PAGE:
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Sunday, 30 September, 2001, 23:37 GMT 00:37 UK
Long term care: The story so far
Events like the Pamela Coughlan case have been influential
The debate over long-term care has been rumbling throughout most of the last five years.

BBC News Online outlines the main developments in recent years.

The iniquity of the nursing home system was plain to see years before the changes announced by the government last year.

People who had saved prudently throughout their lives found their reward was being forced to pay thousands for their care in old age.

Many were obliged to sell their family homes simply to meet care home bills.

Groups such as Age Concern pointed this out repeatedly, but it was 1997 before significant moves were made towards a solution.

The Royal Commission on Long Term Care

This lengthy investigation was set up in 1997 to examine, chapter and verse, the way nursing and residential home care was funded in the UK.

It took huge amounts of evidence from campaigning groups and other health organisations, and finally presented its report in March 1999.

It verdict, greeted with delight by many groups, was that all care in old age should be paid for by the state.

Accommodation and living expenses should be passed on to the resident, as long as they were assessed to have the means to pay.

It suggested that this was an affordable option for the government.

Sir Stewart Sutherland, who chaired the commission, said: "These proposals target help on people in need of care, a proper objective for a modern welfare state.

"They also represent a new approach to inclusiveness for older people, one which will reap many rewards for society as a whole."

Campaigners then turned back to ministers to await their reaction.

The Pamela Coughlan Court Case

However, in the meantime, the Court of Appeal delivered a ruling seen as highly significant to the long term care debate.

Pamela Coughlan, who had been left severely disabled by a car accident, needed both medical nursing care, and personal care to assist her with washing and dressing.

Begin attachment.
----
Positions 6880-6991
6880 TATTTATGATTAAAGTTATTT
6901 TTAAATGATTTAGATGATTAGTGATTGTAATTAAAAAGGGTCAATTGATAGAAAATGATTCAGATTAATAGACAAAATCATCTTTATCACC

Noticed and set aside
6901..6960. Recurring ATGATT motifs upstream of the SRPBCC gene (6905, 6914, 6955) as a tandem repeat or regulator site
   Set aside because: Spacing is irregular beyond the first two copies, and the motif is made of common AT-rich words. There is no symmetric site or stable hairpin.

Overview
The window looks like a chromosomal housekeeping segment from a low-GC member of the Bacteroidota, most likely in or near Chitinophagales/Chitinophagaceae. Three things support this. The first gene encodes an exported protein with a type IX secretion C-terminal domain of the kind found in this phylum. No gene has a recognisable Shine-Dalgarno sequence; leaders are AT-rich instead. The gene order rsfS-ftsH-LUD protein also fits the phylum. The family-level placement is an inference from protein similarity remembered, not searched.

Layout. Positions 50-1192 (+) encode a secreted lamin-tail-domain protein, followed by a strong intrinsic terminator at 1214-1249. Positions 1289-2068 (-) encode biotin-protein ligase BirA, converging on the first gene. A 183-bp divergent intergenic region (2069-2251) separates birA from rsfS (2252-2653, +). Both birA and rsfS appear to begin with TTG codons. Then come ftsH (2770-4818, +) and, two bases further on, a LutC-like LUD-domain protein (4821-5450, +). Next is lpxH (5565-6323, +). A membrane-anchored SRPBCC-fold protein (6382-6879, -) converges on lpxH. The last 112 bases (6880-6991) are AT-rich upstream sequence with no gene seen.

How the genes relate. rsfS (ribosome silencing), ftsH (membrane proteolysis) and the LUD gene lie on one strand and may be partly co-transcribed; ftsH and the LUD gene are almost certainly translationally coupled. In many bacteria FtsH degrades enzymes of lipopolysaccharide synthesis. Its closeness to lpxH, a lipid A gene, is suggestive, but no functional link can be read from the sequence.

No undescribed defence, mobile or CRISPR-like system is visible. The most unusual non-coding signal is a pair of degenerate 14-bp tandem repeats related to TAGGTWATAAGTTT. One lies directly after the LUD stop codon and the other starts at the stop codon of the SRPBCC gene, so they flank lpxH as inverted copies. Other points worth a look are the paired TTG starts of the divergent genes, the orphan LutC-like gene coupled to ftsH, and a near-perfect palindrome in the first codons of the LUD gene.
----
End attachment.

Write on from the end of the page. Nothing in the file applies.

Pamela Coughlan needs day to day care
Pamela Coughlan needs day to day care
She had been living in an NHS nursing home, receiving free NHS care, but the health authority decided to close the home and move her to a local authority residential home.

She faced losing her entitlement to free NHS care, and being means-tested and charged for accommodation and personal care provided by social services.

The court ruled that Mrs Coughlan was entitled to free NHS care - but not to free personal care. It said the NHS should pick up the tab for the medical nursing care.

This was a mixed result for campaigners, as it decided that the NHS was allowed to shut nursing homes and shift responsibility for care to local authorities.

Then Health Secretary Frank Dobson welcomed the verdict, which applied only in England and Wales.

The NHS Plan

The government's "design" for the future of the NHS was published in July 2000, and included its response to the Royal Commission's recommendations.

To the deep disappointment of pressure groups, it decided to implement it, but only partly.

Alan Milburn
Alan Milburn: Fully free care "too expensive"
From October 2001, the plan said, the NHS component of care would become free for all.

"People should not be asked to contribute towards the costs of their nursing care," it said.

However, it said that making all personal care free was unfeasible.

"Actioning the proposal would absorb huge and increasing sums of money without using any of it to increase the range and quality of care available to older people."

Scottish U-turn

Labour's plans for partial funding of long-term care in England were made to look less than generous by the Labour administration in Scotland, which succumbed to a backbench revolt on the issue in January 2001.

In future, both personal and medical care in Scotland will be funded by the state, giving ministers a financial headache - and campaigners south of the border a lever with which to apply pressure for free care across the board.

See also:

30 Sep 01 | Health
'Free care' plans attacked
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